Viktoria studied International Economics at the Georg-August University in Göttingen (Bachelor of Arts) and Business Administration at the University of Regensburg and the Gothenburg School of Business, Economics and Law (M. Sc. with Honors). Viktoria has worked as a consultant for McKinsey & Company before joining the Institute for Technology and Innovation Management. She pursues research in the context of Sustainable Innovation, focusing on the concept of Circular Economy and Cradle to Cradle Innovations as well as drivers and enablers for their successful implementation on the organizational level.
Why and how companies implement Circular Economy concepts – the case of Cradle to Cradle innovations
Driven by depleting resources and growing awareness for alternative economic models contrasting the current “take-make-waste” approach, the concept of Circular Economy (CE) presents an opportunity to combine environmental and social interests with the goal of economic growth (Ellen MacArthur Foundation, 2012). One potential operationalization to realize a circular system is the Cradle to Cradle paradigm (C2C). It reframes the general goal of reducing negative externalities in a more positive way seeking the design and production of healthy products made out of benign materials that circulate in an endless flow of resources after the use phase (Braungart et al., 2006). To pursue a shift towards Circular Economy, it is important that companies successfully implement measures such as C2C practices in their work resulting in products and services which positively contribute to the environment.
While the echo in the practical world was very positive and over 200 companies worldwide have already successfully implemented C2C in their product development activities, the coverage of this topic in academia is still relatively limited, especially in the context of innovation management. The dissertation project aims at identifying intersections of innovation management theory and C2C, with particular focus on the motivations and organizational factors that enable a successful C2C implementation.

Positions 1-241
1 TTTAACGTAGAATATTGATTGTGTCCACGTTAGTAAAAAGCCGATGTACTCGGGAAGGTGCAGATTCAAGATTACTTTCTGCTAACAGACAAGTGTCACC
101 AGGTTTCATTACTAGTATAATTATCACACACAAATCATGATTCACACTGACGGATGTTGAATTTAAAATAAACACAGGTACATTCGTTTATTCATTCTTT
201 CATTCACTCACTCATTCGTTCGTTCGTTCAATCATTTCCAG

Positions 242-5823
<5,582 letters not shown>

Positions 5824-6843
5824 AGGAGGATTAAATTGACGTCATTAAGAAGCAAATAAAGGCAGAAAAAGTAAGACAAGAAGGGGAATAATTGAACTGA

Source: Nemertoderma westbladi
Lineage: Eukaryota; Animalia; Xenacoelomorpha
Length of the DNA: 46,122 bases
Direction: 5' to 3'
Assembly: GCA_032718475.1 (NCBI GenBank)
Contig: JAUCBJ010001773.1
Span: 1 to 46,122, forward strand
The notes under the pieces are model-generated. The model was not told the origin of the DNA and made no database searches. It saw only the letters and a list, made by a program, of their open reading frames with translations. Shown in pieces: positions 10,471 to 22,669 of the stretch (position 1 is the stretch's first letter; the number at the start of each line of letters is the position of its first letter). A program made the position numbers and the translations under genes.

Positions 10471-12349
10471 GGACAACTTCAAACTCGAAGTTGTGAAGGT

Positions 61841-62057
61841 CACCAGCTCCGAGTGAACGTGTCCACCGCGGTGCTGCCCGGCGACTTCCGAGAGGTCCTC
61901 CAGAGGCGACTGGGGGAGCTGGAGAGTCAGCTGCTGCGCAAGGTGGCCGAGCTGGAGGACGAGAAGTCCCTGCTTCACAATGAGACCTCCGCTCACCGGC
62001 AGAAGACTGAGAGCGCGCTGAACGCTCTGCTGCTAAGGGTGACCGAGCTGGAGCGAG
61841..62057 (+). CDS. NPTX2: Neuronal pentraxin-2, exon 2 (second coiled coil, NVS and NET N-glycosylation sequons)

For this purpose, a co-citation analysis has been conducted, followed by a qualitative pre-study in the form of semi-structured interviews and a quantitative exploratory online-survey with responses from over 70 C2C-certified companies. The results show motivations factors with a positive and negative effect on a company’s satisfaction with the implementation. Implementation motivated by competitive pressure proved to reduce satisfaction while the presence of a strategic fit between the CE concepts and the company strategy fosters a satisfactory implementation. Critical enablers on the organizational level are the partnership with the certification-related organizations, e.g. EPEA, as well as the holistic incorporation of the value chain steps into the implementation efforts. A negative effect could be found in the case of a high implementation extensiveness, which is resource-intensive and affects numerous stakeholder.
Publications + Publications -
- Smits, A., Drabe, V., Herstatt, C. (2020), Beyond motives to adopt: Implementation configurations and implementation extensiveness of a voluntary sustainability standard, Journal of Cleaner Production, 251 (2020).
- Drabe, V.; Herstatt, C. (2016), Why and how companies implement Circular Economy concepts – the case of Cradle to Cradle innovations, R&D Management Conference 2016, Cambridge, UK.
- Kalogerakis, K.; Drabe, V.; Paramasivam, M.; Herstatt, C. (2015), Closed-Loop Supply Chains for Cradle to Cradle Products, HICL, Hamburg, September 2015. hicl.org/publications/2015/21/1.pdf
- Geng, V.; Herstatt, C.(2014), The Cradle-to-Cradle Paradigm in the context of innovation management and driving forces for implementation. 21st International Product Development Management Conference 2014, Limerick, Ireland.
- Smits, A.; Drabe, V.; Herstatt, C. (2016), Standard implementation trajectories for sustainable product design: A configurational approach, Working Paper No. 95, Hamburg University of Technology.
- Geng, V.; Herstatt, C. (2014), The cradle-to-cradle (C2C) paradigm in the context of innovation management and driving forces for implementation, Working Paper No. 79, Hamburg University of Technology.